I had a chance to play with S Voice a little and tried to trip it up. It correctly told me that Kevin Rudd is the prime minister, knew Patrick Stewart’s age, called a friend for me and playfully answered “Are you Siri?” with “You already know I’m not”. However, it wasn’t able to detect “James Gandolfini” (much less tell me when he passed away), nor was it able to pronounce Erskineville. Both a hit and a miss, although the miss makes you less likely to rely on the feature when you need it.
Many of Samsung’s own apps seem disjointed and don’t have a sense of coherency between apps. They’ve likely been built by different teams working to different specifications and there’s a disappointing lack of consistency between apps at a user interface level, and you can forget about them coming close to adherence to Google’s Android design guidelines. There’s also some questionable naming choices at play, likely a result of different software being built at different points in the last few years. Samsung’s apps have been through a number of “phases” like the “S” prefix, and the “ON” suffix. Combining all the apps together on a device just confuses users – when I want to watch a video, I have to remember to open “WatchON” while to look at my calendar I have to use “S Planner”.
While I had the review unit, Quickflix’s updated app (1.2.2) was released exclusively to Samsung’s app store – which is of course included on the device. Despite possessing a Galaxy device and being in Australia, I wasn’t able to see Quickflix in the Samsung App Store, so I sideloaded the old 1.1.1 version of the APK which refused to play videos because it thought the device had been rooted.
The Mega’s middle-of-the-road specs are also evident in its camera units – an 8 MP rear camera and 1.9 MP front, neither of which will win an award.
Due to the size of the device, I often found I’d taken a blurry photo as I’d inadvertantly move the device while hitting the button, regardless of whether I used the on-screen button or the volume key to trigger the shot. You could get around this with some voice-activated camera software, or by resting the device on something while you take a phone, but that’s hardly an ideal solution.
Otherwise, the camera software in the Mega seems much the same as any of Samsung’s other devices – a blessing or a curse, depending on your tastes, but personally I find it simple and straghtforward. It offers Auto, Night, Sports, Panorama, HDR, Sound & Shot, Best Face, Continuous Shot, Best Photo, and Beauty Face shooting modes, and there’s always a shortcut to get back to Auto. It also features the Sound & Shot feature (which records audio with your photo) first seen in the S4, but doesn’t feature the Dual Shot feature which takes a photo with both cameras simultaneously.
It’s possible to take some great shots with the Mega, but you need the right conditions and time to set up your shot in order to do so. Some shots in the sample gallery demonstrate this selective prowess, and some show the results you’ll get when you try to capture a moment quickly. In particular, I quite appreciated the HDR mode which brought out detail you wouldn’t otherwise have seen in the shot.
One of my favourite features of the Mega’s camera software is that it doesn’t make an audible shutter sound if the device is muted, or headphones are plugged in. This seems to be a requirement of devices sold to Australian customers and will most likely be present if the device is released here. Most interestingly, the shutter lag observed on the S4 appears to be gone.
Less favourably, attempting to hold the camera steady while taking a photo – let alone selecting an area on which to focus – is almost impossible. With your fingers stretched out far enough to hold the phone on either side, moving a finger towards the onscreen shutter button to take a photo inevitably moves the device and results in a poor photo. This can be mitigated somewhat by using the volume rocker to take a photo, but it’s still a problem.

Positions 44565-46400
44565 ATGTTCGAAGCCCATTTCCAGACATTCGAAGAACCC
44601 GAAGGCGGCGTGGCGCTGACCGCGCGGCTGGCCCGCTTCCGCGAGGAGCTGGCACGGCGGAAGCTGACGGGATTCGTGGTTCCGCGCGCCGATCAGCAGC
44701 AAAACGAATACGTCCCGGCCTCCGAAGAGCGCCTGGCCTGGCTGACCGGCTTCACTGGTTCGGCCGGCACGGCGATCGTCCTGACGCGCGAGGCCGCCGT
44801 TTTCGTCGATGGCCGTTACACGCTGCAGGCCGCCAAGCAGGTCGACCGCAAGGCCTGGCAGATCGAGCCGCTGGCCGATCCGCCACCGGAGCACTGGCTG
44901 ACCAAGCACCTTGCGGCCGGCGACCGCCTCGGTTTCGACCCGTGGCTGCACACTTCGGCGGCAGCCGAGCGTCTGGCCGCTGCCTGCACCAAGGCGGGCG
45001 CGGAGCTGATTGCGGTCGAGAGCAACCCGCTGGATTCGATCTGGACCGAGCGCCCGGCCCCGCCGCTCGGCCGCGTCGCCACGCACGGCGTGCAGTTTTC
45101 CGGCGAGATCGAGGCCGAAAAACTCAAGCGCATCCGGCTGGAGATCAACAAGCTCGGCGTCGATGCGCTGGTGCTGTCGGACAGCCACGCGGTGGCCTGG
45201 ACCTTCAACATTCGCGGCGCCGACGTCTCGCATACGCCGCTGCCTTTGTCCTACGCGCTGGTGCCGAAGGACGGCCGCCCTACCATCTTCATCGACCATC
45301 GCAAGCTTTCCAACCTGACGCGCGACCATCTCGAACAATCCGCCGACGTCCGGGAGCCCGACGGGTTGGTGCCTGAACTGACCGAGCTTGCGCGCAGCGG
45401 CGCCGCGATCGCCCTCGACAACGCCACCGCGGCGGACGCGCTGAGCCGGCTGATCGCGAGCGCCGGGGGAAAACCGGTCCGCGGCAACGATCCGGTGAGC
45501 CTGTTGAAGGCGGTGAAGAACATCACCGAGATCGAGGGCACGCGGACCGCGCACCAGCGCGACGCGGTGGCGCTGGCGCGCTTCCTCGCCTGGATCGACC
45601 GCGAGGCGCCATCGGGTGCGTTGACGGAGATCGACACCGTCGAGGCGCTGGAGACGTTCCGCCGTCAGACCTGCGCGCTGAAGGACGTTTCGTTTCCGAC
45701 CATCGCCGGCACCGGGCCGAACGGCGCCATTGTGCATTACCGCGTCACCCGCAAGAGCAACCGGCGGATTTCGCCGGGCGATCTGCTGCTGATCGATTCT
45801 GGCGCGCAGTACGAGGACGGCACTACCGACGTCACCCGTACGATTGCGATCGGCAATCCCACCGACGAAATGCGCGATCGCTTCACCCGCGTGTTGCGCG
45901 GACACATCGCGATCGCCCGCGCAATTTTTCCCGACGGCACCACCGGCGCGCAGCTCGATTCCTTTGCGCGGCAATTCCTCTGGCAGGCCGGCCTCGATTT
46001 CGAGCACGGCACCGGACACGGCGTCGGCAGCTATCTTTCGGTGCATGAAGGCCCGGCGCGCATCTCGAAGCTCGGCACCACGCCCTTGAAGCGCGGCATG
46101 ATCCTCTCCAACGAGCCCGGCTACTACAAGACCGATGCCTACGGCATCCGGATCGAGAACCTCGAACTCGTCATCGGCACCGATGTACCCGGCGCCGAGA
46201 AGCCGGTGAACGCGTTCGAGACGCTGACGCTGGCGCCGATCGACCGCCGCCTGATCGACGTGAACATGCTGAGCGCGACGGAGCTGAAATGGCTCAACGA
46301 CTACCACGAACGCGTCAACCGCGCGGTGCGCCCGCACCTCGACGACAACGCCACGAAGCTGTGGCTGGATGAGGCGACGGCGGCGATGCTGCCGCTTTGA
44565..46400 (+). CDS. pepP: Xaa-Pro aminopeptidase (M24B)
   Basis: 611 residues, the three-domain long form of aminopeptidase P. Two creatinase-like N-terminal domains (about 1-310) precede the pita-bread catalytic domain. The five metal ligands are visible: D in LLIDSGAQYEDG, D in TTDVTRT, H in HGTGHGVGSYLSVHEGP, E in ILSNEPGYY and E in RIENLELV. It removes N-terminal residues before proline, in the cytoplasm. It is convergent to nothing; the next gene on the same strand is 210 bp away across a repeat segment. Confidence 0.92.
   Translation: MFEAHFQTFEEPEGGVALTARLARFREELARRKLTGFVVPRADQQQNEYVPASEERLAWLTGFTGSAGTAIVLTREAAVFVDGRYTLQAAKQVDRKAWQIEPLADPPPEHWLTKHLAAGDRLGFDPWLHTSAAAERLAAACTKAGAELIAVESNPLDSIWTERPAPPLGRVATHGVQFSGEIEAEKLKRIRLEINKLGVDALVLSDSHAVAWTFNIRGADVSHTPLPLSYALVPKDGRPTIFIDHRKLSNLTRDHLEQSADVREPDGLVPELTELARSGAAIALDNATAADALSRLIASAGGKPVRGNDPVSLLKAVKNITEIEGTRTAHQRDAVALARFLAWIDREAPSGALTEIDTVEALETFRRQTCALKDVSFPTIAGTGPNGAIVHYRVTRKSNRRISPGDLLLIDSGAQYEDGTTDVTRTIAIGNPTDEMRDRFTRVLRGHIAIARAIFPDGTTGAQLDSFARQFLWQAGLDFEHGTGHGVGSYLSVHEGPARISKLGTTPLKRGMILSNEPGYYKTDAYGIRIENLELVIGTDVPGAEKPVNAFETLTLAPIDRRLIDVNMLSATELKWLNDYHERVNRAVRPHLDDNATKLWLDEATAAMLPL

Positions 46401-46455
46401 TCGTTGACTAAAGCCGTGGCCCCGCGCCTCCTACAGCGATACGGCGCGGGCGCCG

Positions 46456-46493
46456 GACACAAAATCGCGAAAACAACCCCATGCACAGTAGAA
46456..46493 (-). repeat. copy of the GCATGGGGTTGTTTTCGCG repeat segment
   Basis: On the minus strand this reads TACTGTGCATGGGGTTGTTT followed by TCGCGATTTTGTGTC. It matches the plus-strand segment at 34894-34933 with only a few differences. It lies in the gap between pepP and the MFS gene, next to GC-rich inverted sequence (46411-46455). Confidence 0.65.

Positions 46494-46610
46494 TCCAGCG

The Mega can capture HD video, but it doesn’t seem particularly crisp or clear. Surprisingly, you can zoom and refocus while in video mode, although again the size of the device is going to produce visible shakes unless you mount the device on a tripod (unfortunately, the Mega is too big for the Joby GripTight Mount).
You’ll find sample photos and videos below.
Galaxy Mega 6.3
ConclusionIt’s enjoyable to use, as long as you can tolerate its quirks and don’t push it too hard. It’s an extremely good device, and it’s spoiled me for smaller devices – the Galaxy S4 and HTC One now feel like toys by comparison.
Ultimately, the question everyone asks is what do you do with a big phone? The answer is, the same thing you do with a smaller phone. After a while, the screen size really doesn’t matter for day-to-day use, and you’ll adapt to the large screen very quickly.
By the end of the review period, I’d taken to using the Mega instead of my Nexus 7 for reading, media consumption and remote desktop connections around my house – tasks for which you need the screen size that comes with a tablet, something the Mega isn’t short on. The tradeoff is performance.
Performance is the one thing that’s troubled me while wielding the device, and it makes me unsure of the target market. The Mega clearly isn’t as powerful as the Galaxy S4, and it also suffers by comparison to its older sibling, the Galaxy Note II.
You’ll find better specs, a similar screen and an S Pen on a Note II, and it won’t cost you as much on the street (though the RRP tells a different story). With the Note III clearly waiting in the wings, the Mega feels like it’s missed its chance to make an impact.
The Mega’s compromises keep me from recommending it for power users. It lands squarely in the middle of the road, when it needed to reach the other side. Users who want a larger screen and bigger battery in their device already have the Note II, and the Mega can’t offer those users anything except a slightly larger screen.
Had Samsung launched the Note and the Mega as complementary ranges at the same time – one with the S Pen Wacom digitiser and one without, and one obviously cheaper – then the difference might be more clear cut.
Despite all my naysaying, I’ll let you in on a secret – I’m still going to miss the Mega when it’s gone. While the size is verging on the ridiculous and the internals aren’t really up to spec, it’s a very likeable device. With a great screen, big battery and Samsung’s latest software powering it, it’s worth taking the time to consider whether it meets your needs.